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Defections Undermine Afghan Sports
The defection of nine members of Afghanistan's national football team during the squad's first visit to a European Union nation since the fall of the Taleban has sparked a heated debate about the role of sports in this society, and led to the disbandment of the team.
Many Afghans said they were furious at the players who abandoned their teammates, describing them as "traitors". But others said the government is also responsible for failing to invest in sports as a symbol of nationhood and for not providing the players with adequate salaries.
The incident has brought attention to the financing and organisation of sports in Afghanistan. The country has no ministry for sport; the National Olympic Committee, with its small annual budget and no representative on the cabinet, oversees the Afghanistan Football Federation and is responsible for all national sports. Sports competition at the school level is the responsibility of the sports department within the ministry of education.
Saeed Ahmad Zea Muzafari, Secretary General of the Afghanistan Olympic Committee conceded that the financial situation for football players is not good. But he said that was no excuse for the players to defect, since many Afghans face equally difficult financial conditions.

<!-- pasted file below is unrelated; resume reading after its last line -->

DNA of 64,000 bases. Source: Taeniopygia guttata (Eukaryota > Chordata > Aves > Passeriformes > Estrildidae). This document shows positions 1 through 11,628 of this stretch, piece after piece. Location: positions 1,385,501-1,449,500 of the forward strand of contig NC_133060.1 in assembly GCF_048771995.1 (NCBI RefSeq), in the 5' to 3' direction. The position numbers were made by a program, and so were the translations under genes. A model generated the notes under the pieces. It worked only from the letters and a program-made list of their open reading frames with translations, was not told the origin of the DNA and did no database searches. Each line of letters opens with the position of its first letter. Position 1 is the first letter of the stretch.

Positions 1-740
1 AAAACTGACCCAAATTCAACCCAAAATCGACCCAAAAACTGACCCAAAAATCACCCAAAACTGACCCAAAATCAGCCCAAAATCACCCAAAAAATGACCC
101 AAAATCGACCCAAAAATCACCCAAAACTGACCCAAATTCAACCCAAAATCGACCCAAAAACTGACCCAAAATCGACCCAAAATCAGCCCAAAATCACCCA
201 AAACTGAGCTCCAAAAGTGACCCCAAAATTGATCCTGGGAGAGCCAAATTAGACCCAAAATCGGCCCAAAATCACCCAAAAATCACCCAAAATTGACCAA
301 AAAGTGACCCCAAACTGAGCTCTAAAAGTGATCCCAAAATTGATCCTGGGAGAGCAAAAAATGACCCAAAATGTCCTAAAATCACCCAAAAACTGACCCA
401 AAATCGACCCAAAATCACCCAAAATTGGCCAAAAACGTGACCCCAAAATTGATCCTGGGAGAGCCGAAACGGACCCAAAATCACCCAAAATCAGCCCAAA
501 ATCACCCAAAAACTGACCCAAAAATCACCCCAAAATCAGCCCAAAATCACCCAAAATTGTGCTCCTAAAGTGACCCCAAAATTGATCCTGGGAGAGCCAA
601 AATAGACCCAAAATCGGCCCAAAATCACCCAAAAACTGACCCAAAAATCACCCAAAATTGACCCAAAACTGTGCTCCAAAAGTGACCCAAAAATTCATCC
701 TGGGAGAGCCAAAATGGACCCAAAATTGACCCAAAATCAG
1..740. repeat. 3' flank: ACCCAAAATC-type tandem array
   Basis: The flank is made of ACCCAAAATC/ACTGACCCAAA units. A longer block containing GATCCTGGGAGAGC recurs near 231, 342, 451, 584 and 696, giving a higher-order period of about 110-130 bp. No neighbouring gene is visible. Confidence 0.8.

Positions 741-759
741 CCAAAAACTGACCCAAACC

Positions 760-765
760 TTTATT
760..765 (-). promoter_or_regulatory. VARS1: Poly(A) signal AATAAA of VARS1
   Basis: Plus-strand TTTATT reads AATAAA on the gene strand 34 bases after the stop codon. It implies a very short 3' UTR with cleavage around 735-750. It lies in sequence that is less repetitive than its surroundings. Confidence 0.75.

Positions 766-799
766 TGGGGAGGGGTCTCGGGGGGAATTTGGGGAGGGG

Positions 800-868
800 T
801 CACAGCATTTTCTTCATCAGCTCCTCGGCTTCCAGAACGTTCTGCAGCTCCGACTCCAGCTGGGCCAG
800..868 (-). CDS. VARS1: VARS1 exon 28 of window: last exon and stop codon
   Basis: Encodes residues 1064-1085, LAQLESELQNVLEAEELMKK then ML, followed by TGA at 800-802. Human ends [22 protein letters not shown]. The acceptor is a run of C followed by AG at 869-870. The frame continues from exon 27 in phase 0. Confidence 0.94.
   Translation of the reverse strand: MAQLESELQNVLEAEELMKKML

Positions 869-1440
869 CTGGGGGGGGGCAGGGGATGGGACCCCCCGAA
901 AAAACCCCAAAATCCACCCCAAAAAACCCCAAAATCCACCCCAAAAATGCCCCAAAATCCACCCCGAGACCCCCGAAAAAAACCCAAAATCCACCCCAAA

He added that the Olympic committee did not have the resources to pay the players' salaries and that the government should provide them with decent pay. But he said that those in government "don't consider sport as a serious need of society, but consider it as a means of recreation".
Since the fall of the Taleban, the Afghan team, composed of 15 players, had previously played in South Korea, Bangladesh, Nepal and Turkmenistan, but this was its first visit to Western Europe. The team arrived in Italy on April 7 and was to take part in a series of matches designed to raise money to build a hospital to serve orphans in the provinces of Afghanistan.
The team won its first game against an independent football team in Florence, 3-1. A second match was scheduled for April 12 in Verona, but the nine Afghan players fled the day before the match.
Since then, five have been arrested: four in Germany and the fifth at the Swiss-Italian border. Four other members of the squad - strikers Haron and Sayed Taher, defender Ruhollah and goalkeeper Jamshid - are still missing.
The fate of the five arrested Afghan players remains unclear.
Following the incident, the Afghanistan Football Federation disbanded the national team - something that was rumoured to occur anyway since the football season was nearly over.
While many fans spoke of their disappointment at the debacle, they also expressed understanding for what led the team members to flee.
A resident of the Qala-e-Fathullah district in Kabul said, "Their escape has made Afghans across the world feel ashamed and both Afghan sport and our national team have lost credibility." But he added he believed that the players never would have fled if Afghan athletes enjoyed a good life and had the necessary sports facilities.
Faraidoon, 19, of Ghulam Haider Khan High School, in Khair Khana district of Kabul, said, "We expected them to return proudly, full of medals - but unfortunately they lost their pride."
But he, too, said he understood what tempted the players to defect.